CLEVELAND, Nov. 14, 2011 /PRNewswire/ -- An estimated 300,000 people in North America are afflicted with dystonia, a disorder characterized by a progressive loss of motor control. Patients with generalized dystonia grapple with involuntary muscle spasms that lead to uncontrolled twisting and turning in awkward, sometimes painful postures. Although cognition, intelligence and life span are often normal, the disorder can have a devastating impact on quality of life, as its victims frequently struggle to perform simple activities of daily living.
At University Hospitals (UH) Case Medical Center's Neurological Institute, a research team is using advanced imaging technology to explore the complex network of brain activity relating to movement in healthy subjects and in patients with dystonia. "Normally, MRI is used to provide an image of the structure of the brain," says Benjamin L. Walter, MD, Medical Director, Deep Brain Stimulation Program, UH Case Medical Center, and Assistant Professor of Neurology, Case Western Reserve University School of Medicine. "Functional MRI [fMRI] takes advantage of the artifact that's created by blood flow and the oxygenation of blood. The level of oxygenation is highly correlated with neural activity in the same regions, so we can see which parts of the brain are being used."
Dr. Walter's current research explores two key areas: the nature of brain activity in patients with dystonia, and how that differs from activity in normal subjects; and understanding how deep brain stimulation (DBS), a leading-edge treatment for selected dystonia patients, works to quiet the involuntary spasms. Treating dystonia with DBS involves the placement of electrodes in the internal segment of the globus pallidus, a subcortical structure also targeted in the DBS treatment of Parkinson's disease, essential tremor and obsessive compulsive disorder. "In disorders such as Parkinson's and essential tremor, when you turn the stimulator on there's a pretty quick benefit," Dr. Walter explains. "That's not the case with dystonia – it slowly improves over a long period of time, six months or longer. So there's more of a neuroplastic effect that's probably involved in the mechanism of DBS."
The initial stage of Dr. Walter's research involves using fMRI to observe brain activity in healthy subjects and in patients with dystonia who have not received DBS implants.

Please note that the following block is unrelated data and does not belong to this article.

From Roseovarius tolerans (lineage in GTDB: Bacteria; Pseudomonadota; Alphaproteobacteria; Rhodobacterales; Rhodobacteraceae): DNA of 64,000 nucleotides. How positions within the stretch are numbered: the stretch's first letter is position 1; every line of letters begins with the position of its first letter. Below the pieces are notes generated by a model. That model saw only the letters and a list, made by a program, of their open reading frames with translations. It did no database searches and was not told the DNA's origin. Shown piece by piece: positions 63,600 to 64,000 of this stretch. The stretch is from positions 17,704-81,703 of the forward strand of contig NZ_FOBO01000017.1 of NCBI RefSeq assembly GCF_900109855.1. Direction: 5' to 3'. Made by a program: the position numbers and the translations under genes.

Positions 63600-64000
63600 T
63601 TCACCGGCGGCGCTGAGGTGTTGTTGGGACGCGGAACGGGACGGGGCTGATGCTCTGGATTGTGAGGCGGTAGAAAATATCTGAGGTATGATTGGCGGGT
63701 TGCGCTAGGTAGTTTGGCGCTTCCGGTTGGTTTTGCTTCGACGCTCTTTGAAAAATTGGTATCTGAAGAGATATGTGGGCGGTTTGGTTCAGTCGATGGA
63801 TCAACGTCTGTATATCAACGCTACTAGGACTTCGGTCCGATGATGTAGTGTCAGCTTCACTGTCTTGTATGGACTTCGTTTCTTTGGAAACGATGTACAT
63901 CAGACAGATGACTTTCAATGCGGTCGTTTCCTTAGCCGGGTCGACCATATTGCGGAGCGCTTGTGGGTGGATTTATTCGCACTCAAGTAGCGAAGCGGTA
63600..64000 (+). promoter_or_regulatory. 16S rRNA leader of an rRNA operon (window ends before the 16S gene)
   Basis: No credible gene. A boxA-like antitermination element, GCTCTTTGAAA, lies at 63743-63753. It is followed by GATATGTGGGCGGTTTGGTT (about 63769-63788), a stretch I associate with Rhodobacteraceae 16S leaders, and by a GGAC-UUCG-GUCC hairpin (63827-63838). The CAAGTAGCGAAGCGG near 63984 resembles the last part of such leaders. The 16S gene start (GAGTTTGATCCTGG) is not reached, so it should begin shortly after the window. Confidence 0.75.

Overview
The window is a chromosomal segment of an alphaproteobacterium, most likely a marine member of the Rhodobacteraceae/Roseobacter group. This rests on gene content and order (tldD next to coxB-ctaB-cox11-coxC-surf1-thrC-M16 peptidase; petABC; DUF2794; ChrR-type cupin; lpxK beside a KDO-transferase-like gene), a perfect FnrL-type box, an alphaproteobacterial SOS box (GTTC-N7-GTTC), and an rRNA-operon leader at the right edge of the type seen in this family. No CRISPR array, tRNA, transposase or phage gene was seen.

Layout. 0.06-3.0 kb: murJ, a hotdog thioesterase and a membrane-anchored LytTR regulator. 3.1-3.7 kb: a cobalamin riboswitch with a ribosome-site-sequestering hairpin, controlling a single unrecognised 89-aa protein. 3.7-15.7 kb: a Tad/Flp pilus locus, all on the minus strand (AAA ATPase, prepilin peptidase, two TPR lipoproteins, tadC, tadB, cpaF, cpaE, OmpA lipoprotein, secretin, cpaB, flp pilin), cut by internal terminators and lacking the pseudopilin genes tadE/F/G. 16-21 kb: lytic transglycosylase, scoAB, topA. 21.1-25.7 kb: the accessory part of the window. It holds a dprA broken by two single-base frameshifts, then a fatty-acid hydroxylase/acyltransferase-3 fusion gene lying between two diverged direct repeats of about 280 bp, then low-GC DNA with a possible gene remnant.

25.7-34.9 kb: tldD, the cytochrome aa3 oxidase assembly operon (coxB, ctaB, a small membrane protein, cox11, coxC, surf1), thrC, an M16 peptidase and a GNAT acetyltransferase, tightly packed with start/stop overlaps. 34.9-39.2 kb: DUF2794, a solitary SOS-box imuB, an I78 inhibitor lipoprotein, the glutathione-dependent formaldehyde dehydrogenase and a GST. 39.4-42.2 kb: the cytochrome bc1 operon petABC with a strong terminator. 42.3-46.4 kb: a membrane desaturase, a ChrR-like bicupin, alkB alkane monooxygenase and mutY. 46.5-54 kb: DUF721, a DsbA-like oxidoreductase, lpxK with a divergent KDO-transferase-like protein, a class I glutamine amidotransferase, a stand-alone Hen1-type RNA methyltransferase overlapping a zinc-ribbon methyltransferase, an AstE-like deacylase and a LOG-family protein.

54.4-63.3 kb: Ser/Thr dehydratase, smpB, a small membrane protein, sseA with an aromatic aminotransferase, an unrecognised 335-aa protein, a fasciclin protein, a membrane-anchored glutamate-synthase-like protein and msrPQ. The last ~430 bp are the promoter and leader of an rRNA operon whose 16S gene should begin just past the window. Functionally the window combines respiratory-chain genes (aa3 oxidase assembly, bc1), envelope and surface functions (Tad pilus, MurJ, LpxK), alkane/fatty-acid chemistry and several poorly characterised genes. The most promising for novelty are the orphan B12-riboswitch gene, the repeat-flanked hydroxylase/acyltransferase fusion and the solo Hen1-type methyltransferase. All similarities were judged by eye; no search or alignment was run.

"We're looking to examine how sensory and motor information is handled in the brain in patients with dystonia. Dystonia is obviously a movement disorder, but there's a lot of evidence that the integration of sensorimotor information is dysfunctional."
The research team chose to study their subjects' proprioception – the sense of how their own limbs are oriented in space – "because that's very close to movement, and you get direct feedback about joint position when you move a limb."
Using a small device that vibrates over a wrist tendon, the researchers induce a movement illusion (the false perception that the subject's wrist is flexing) and examine the resulting fMRI images.
"In our normal patients, we're seeing that the motor cortex and the motor portion of the basal ganglia and the posterior striatum are involved," Dr. Walter notes. "In our dystonic patients, we'll look for changes in how the proprioceptive input is being handled. We're hoping to discover where the signal is becoming abnormal in these patients, whether there are different anatomical structures involved, and whether there's a different place we could put the DBS wire and get a more robust effect."
The next stage of the research will include fMRI imaging of patients who have received DBS treatment. "DBS is not really well understood," Dr. Walter says "In part you need to know where to look, and this type of neuroimaging can tell us where there are abnormal hot nodes that are involved in our proprioception paradigm and may be worth investigating using other methods. Essentially, we're defining the differences between dystonia and normal patients, and in the dystonia patients who get DBS, we'll be looking for changes in their brain activity over time, as the dystonia melts away."
SOURCE University Hospitals Case Medical Center